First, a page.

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Patagonia: our ancestors knew how to adapt to an extreme climate at the World’s end

2 October 2020

A recent study shows that the aboriginal people from the Magallanes region in the southern tip of South America had already developed a high level of adaptability to cope with the frequent climate changes of the region.

 

A community following the rhythms of the environment

A French-Chilean team of scientists has been studying how the first inhabitants of the strait of Magellan –like the Yaghan, Kaweskar et Selk’nam communities- adapted to the ecological changes in their environment.

The research methodology? Excavating heaps of domestic waste (bones, utensils, fossils etc.) to study the food habits, in particular in relation to fishing, of the Patagons lived throughout the Holocene period.

The results show that these communities lived following seasonal patterns to survive the harsh weather conditions. They changed their nutrition based on temperature levels and changing water currents. The diversity of fish bones found in archaeological sites suggests a great capacity to adapt and make the most out of one of the most extreme places to live on Earth.

Moreover, using their navigation skills, these nomadic peoples established numerous bases they could install themselves in across Patagonia’s narrow fjords. Interestingly, the scientists working on the research project are working with the local aboriginal communities to compare the excavated DNA samples retrieved from the teeth of skeletons with the living descendants of the region’s first inhabitants.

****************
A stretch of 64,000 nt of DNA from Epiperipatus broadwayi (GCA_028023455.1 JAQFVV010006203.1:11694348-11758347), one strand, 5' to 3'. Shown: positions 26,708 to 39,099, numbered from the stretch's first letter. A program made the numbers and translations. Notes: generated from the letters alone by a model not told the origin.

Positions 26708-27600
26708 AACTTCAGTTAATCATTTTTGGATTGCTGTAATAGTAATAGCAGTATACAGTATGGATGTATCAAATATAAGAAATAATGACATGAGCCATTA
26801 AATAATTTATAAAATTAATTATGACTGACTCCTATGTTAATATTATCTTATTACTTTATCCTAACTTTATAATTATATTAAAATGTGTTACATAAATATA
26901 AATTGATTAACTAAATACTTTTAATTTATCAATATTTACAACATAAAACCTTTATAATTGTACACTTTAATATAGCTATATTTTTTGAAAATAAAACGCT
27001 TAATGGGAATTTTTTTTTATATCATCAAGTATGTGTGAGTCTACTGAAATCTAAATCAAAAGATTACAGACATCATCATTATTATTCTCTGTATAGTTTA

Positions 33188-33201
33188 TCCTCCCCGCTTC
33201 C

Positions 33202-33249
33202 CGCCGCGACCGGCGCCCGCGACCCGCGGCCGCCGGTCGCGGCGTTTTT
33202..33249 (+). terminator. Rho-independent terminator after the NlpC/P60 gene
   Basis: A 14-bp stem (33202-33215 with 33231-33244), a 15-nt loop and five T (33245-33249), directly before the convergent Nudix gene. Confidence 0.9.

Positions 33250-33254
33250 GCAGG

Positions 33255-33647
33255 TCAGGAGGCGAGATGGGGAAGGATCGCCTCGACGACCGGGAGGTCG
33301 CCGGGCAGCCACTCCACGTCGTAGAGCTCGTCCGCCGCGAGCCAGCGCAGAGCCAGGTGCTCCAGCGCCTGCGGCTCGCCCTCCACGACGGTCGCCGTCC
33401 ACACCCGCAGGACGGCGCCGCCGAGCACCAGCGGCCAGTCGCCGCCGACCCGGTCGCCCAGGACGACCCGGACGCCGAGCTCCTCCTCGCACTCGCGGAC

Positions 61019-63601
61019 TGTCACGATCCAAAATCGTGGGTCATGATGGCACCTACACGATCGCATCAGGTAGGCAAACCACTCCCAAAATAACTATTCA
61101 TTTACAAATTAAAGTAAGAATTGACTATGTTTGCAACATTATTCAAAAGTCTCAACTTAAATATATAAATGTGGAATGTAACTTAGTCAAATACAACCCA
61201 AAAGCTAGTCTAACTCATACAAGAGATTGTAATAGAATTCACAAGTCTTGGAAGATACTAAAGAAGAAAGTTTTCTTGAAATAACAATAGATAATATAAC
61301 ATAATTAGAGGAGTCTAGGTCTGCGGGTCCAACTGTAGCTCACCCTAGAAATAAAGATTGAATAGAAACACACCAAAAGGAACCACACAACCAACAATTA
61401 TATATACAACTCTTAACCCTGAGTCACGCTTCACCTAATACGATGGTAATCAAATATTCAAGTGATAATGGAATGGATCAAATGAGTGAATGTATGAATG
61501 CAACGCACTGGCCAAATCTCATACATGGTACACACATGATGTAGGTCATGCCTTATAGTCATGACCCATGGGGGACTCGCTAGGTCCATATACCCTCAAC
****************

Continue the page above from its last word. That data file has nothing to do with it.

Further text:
Marine diversity at risk

Despite the harsh weather conditions, Patagonia hosts an incredibly rich biodiversity and ecological systems. The particular currents and fjords, in particular, are the home of a diversity of endemic fish and bird species.

Today, all this is under threat because of intensive salmon fish farms. Salmons are endemic of the Atlantic ocean, not the Pacific. The millions of salmons farmed in Patagonia require huge amounts of oxygen to survive, which leads to other fish in the area dying of asphyxiation.

Our Testimony

This is why during our expedition in Patagonia we were surprised to see so little fish (and not be able to fish anything ourselves!) and birds, which logically move elsewhere if they are left without food sources.

We also witnessed the social ramification of this issue. We met with local indigenous leaders who mobilised against the construction of fish farms and are campaigning to ban intensive salmon farms in Patagonia. We are currently producing a documentary to share the environmental and social issues created by this overexploitation of the region’s natural resources. We hope to play our part in educating the wider public about these problems and the local solutions employed by aboriginal people, who do not want to stand-by and watch as their ancestral lands are being overexploited for the economic gains of a few.

 

Photo credit: Huella.cl

 

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